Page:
Something courageous happened today. A small group of farmers and rural residents dared to hold McDonald's accountable to its promises. Since 2006, PAN has been working with a grassroots coalition of farmers and White Earth tribal members to document the pesticide problem in the potato-producing regions of Minnesota.
Last Wednesday morning, thirty people braved the cold to swarm a Minneapolis Home Depot, asking the store to “show bees some love” on Valentine’s Day.
Babies in bee suits, beekeepers on bicycles, and a slew of other Minnesotans were eager to urge home garden stores to stop selling bee-harming neonicotinoid pesticides — and plants pre-treated with "neonics." Retailers like Home Depot have a unique opportunity to act as industry leaders by taking these products, known to endanger bees, off their shelves.
Each year we mark Valentine's Day by urging people to remember the workers who make those gorgeous bouquets of roses possible. I'm very pleased to report that this year, we're finally seeing some real progress toward safer conditions — and more protections from pesticides — for farmworkers across the country.
Just this week, 52 members of Congress sent a letter to EPA urging the agency to make sure that the long-awaited improvements in the federal Worker Protection Standard (WPS) are meaningful and promptly completed. So after you buy (or enjoy a gift of) cut flowers this week, keep an eye out here for upcoming opportunities to support better safety rules for the farmworkers who toiled to grow and harvest that bouquet.
Phew! After a long, arduous two-and-a-half year process, we finally have a Farm Bill. The bill, approved recently in both the House and Senate, now goes to President Obama for near-certain approval. Unfortunately, as we reported last week after the House vote, the new law is a real mixed bag.
On the plus side, support is up for local and regional food systems; farmers must conserve soil and water if they want help paying for crop insurance; and more insurance options are now available for organic farmers. On the minus side, food stamp funding was slashed; Congress failed miserably to rein in huge payments to millionaire farmers; and conservation funding was reduced for the first time since the program began in 1985.
DDT — a World War II-era pesticide used extensively in the U.S. until it was banned in 1972 — accumulates in people’s bodies and persists for decades. Alzeimer's joins a long list of associated health harms.
Earlier this week, the industrial agriculture-backed Alliance for Food and Farming launched a new effort to challenge organic farming. And a few days ago, an article was posted on Slate underscoring many of the same points — challenging the benefits of organic food and farming, and downplaying the harms of pesticides to children.
Neonicotinoid pesticides (or neonics) continue to gain notoriety as a driving factor in declining bee populations. But a mounting body of evidence also shows that neonics aren’t the only class of pesticides harming these critical pollinators.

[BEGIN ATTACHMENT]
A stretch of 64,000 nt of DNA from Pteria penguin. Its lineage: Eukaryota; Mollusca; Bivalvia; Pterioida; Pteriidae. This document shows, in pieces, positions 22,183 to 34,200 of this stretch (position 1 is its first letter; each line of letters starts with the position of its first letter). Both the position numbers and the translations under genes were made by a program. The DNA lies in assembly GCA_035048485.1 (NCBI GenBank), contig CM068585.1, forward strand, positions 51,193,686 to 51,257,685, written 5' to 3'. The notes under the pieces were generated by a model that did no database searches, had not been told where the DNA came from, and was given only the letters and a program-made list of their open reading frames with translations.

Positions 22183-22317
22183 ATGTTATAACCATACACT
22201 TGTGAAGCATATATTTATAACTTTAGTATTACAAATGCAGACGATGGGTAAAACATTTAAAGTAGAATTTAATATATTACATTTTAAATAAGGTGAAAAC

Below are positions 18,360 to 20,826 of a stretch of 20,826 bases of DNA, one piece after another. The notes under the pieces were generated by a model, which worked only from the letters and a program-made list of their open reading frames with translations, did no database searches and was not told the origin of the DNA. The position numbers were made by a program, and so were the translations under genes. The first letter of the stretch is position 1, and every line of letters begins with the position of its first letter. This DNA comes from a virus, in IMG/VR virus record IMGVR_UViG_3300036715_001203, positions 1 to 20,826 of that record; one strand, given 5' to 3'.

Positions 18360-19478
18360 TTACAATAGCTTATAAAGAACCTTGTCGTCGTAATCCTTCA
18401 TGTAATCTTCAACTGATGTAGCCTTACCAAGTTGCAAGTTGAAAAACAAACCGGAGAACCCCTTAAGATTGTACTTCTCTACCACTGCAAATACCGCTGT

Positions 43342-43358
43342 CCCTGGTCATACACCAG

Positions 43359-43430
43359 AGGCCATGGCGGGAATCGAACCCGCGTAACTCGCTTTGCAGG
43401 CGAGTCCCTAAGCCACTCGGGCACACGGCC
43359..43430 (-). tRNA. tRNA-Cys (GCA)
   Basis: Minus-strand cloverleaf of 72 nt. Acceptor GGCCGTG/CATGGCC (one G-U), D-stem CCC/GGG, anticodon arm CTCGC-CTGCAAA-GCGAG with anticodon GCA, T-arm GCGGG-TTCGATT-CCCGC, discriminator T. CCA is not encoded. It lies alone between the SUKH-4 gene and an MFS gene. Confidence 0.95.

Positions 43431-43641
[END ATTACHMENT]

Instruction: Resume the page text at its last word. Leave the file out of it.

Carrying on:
A report released this week — by researchers from Penn State and the University of Florida — helps build a case that several pesticides commonly found in hives kill bee larvae.
The Hawai'i State Capitol in Honolulu is currently swarming with pesticide industry lobbyists. Upset that several counties are taking steps to curb corporate control of island farm land and pesticide use, Monsanto & Co. are attempting to strip authority away from local governments.
Two bills, one in the House and one in the Senate — quickly dubbed the “Hawai'i Monsanto Protection Acts” — have pesticide industry fingerprints all over them. They were introduced last week in an apparent attempt to undermine legislation recently passed (or in progress) on several islands. In response, thousands of residents marched in Honolulu yesterday. Their message? Protecting pesticide industry interests over the health and well-being of communities is unacceptable.
At long last we have a Farm Bill. And while it includes much-needed programs that will strengthen local food systems and support smart, healthy farming practices, this legislation is far from perfect.
Eleventh-hour changes — behind closed doors — stripped the bill of some important reforms that had already been agreed upon by both the House and Senate. Now, after a two-and-a-half year process that left too many farmers without a safety net along the way, the House is expected to pass a Farm Bill by noon Wednesday, then send it along to the Senate for approval.
As another spring planting season nears in California, I'm beginning to worry. Not just about the rain, but about all the kids and communities who could be harmed by pesticides drifting from agricultural fields. These same chemicals — year after year — end up as pesticide residues on our food.
Chlorpyrifos is one of these worrisome pesticides. The California Department of Pesticide Regulations or DPR has taken barely any action on this brain-harming chemical. Today, a group of public health and environmental groups are sending a letter to DPR officials urging them to stop stalling, and act to protect California’s kids today. Please join us in urging DPR to move!